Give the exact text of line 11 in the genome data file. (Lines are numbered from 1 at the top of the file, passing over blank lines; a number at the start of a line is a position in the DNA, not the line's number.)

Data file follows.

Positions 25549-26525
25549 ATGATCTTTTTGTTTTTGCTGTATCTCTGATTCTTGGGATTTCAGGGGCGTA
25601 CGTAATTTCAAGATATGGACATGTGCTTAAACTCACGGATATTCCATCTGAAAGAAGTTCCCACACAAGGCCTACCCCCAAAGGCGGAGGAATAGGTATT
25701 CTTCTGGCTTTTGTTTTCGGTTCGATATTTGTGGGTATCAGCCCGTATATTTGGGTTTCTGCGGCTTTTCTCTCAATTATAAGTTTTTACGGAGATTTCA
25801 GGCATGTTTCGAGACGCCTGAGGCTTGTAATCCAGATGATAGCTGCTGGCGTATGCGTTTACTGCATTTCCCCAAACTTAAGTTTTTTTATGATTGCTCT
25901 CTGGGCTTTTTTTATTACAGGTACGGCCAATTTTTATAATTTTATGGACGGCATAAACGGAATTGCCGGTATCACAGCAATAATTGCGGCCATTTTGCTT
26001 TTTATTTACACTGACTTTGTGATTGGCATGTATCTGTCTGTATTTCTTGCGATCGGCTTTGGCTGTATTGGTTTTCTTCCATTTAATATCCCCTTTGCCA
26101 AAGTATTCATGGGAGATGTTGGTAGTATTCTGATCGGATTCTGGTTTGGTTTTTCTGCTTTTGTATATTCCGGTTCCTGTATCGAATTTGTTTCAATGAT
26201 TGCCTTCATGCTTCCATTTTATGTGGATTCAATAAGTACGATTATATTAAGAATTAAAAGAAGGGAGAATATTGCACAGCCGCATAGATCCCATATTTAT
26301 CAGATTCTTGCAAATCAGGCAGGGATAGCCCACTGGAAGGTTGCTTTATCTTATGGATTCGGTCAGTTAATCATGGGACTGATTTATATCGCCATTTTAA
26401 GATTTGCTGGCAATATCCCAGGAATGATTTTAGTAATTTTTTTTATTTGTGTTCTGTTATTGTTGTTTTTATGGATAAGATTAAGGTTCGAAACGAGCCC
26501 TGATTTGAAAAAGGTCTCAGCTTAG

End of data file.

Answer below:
26401 GATTTGCTGGCAATATCCCAGGAATGATTTTAGTAATTTTTTTTATTTGTGTTCTGTTATTGTTGTTTTTATGGATAAGATTAAGGTTCGAAACGAGCCC